noble, and the Jesuit in the continent of freedom. " Popu-
lations formed in the habits of a feudal monarchy and
controlled by a hierarchy profoundly hostile to liberty
would have been a hindrance and n stumbling-block in
the way of that majestic experiment of which America is
the field." But the hopes of the Jesuits, in spite of all
their noble labors and heroic martyrdoms, were, in the
Providence of God, shattered to pieces by the fierce tom-
ahawks of the Iroquois. The gigantic ambition of France
was foiled by the " little, sickly, red-haired hero " at Que-
bec; and the weak and broken line of English colonies
along the shores of the Atlantic, the descendants of an
oppressed and fugitive people, dashed down the iron hand
of monarchy in the flush of its triumphant power.
* See Isaiah Ixiv., 12.



FAREWELL THOUGHTS ON AMERICA 401

At another time it seemed as if the New World were
to belong to the proud, sickly blood of decaying Spain.
St. Augustine, in Florida, founded in 1565, was the first
town built by whites in the United States. That would
have meant the horrible despotism of Alvas and Philips ;
it would have meant the narrow and crushing tyranny of
the bigot and the monk; it would have meant the Mass-
book, the thumb-screw, and the bloodhound; it would
have meant the inert and execrable rule of men like
Menendez, the outcome of an infernal ignorance ani-
mated by an infernal religious zeal. But Spain was foiled
by De Gourges, who justly hanged, "not as Spaniards,
but as traitors, robbers, and murderers," the Spaniards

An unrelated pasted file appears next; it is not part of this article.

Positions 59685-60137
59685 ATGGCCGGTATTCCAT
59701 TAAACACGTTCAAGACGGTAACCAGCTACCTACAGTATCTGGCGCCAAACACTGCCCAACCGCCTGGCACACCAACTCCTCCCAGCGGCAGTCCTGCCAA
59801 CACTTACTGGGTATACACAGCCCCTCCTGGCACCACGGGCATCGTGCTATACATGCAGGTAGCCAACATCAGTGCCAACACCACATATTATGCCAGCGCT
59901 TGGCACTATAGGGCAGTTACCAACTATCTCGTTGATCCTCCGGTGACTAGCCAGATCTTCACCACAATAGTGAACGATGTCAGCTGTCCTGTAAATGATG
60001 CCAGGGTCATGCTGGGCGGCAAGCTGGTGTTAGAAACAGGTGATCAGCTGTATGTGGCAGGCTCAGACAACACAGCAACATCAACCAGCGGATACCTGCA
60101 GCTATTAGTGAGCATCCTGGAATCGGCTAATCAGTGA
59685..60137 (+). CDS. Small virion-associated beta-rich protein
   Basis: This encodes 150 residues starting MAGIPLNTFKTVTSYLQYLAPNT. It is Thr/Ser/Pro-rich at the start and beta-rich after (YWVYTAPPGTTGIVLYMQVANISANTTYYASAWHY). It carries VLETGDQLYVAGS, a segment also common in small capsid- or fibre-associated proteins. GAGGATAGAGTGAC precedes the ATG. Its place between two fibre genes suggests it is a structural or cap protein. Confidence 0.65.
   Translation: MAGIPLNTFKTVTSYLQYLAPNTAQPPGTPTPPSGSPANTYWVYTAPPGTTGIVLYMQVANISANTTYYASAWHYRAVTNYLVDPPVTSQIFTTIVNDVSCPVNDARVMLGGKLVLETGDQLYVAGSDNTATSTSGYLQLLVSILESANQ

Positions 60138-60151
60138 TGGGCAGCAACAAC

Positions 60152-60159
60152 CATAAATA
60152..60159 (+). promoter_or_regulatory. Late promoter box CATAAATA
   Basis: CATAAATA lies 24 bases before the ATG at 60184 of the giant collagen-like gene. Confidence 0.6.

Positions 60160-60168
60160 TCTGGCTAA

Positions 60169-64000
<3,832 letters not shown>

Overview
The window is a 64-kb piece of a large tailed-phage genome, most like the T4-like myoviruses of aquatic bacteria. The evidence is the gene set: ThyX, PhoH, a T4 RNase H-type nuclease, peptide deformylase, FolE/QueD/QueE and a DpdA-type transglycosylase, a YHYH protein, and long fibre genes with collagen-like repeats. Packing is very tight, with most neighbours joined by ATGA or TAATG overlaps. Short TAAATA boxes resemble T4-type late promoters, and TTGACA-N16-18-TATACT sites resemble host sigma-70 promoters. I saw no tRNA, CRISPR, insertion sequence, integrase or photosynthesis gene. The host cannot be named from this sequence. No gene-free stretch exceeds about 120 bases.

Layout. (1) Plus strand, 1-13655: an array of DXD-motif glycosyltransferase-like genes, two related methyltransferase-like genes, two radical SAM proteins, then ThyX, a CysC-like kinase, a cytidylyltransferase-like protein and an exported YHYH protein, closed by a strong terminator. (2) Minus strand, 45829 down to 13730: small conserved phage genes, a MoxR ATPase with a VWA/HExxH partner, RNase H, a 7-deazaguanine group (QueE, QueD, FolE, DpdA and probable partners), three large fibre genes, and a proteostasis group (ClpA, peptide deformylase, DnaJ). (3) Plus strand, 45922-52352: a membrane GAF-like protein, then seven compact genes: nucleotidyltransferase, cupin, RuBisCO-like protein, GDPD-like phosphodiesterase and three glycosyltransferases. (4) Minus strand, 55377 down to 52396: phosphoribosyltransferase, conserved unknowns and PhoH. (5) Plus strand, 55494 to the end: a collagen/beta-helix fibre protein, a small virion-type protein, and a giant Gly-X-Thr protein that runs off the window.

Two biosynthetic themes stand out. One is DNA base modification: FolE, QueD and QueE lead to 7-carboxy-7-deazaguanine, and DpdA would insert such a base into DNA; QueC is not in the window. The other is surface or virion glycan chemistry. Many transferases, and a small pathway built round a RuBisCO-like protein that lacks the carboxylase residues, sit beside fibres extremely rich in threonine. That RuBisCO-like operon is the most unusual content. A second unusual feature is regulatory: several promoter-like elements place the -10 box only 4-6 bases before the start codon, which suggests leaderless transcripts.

who had hanged Huguenots, " not as Frenchmen, but as
Lutherans ; " and again by General Oglethorpe, who
with eight hundred men attacked and drove from Fred-
erica their fleet with five thousand men on board.

And so it has been written in God's Book of Destiny
that over America should wave neither the golden lilies
of France, nor the lion and tower, " pale emblems of Cas-
tilian pride ; " but first the stainless semper cadem of Eng-
land, and then we do not grudge them to you the
Stars and Stripes which you borrowed from the English
tomb of the Washingtons.

America was God's destined heritage, not for tyranny,
not for aristocracy, not for privilege not for Spanish
bigotry or French ambition but for England, and for
the Reformation, and for progress, and for liberty, and
for the development if you fall not short of the vast ob-
ligations which rest upon you of a great and noble type
of righteous, fearless, and independent manhood.

II. The voices of prophetic insight, from Seneca
downward, point to such a destiny.

Alluding to King James and the foundation of James-
town, Shakespeare, in the prophecy which he puts into
the mouth of Cranmer, says :

" His honor and the greatftess of his name
Shall make new nations."

" Westward," wrote Bishop Berkeley in the four mem-
orable lines, now engraved over the portal of the Uni-
versity of San Francisco



402 FREDERIC WILLIAM FARRAR

" Westward the course of empire takes its way,

The first four acts already past,
The fifth shall close the drama with the day,
Time's noblest offspring is the last."

Those lines seem to have been written in a flash of
prophetic insight ; and years later Emerson wrote :

" Lo ! I uncover the land,

Which I hid of old time in the West,
As the sculptor uncovers his statue,
When he has wrought his best"

But it is for America, not to repeat these prophecies with
complacency, but rather to register in heaven the vow
that they shall be fulfilled. When the sword of Cornwal-
lis was surrendered to Washington at Yorktown, some
of the Americans, with a want of consideration which at
such a moment was perhaps venial, began to cheer. But,
turning to them, the noble Virginian said, with a fine
rebuke : " Let posterity cheer for us." Gentlemen, you,
as the youngest of the nations, may put your sickle into
the ripened harvest of the world's experience, and if you
learn the lessons which that revelation has to teach, Pos-
terity will raise for you such a cheer as shall ring through
all the ages. But the lessons of History are full of warn-
ing. " I will overturn, overturn, overturn," saith the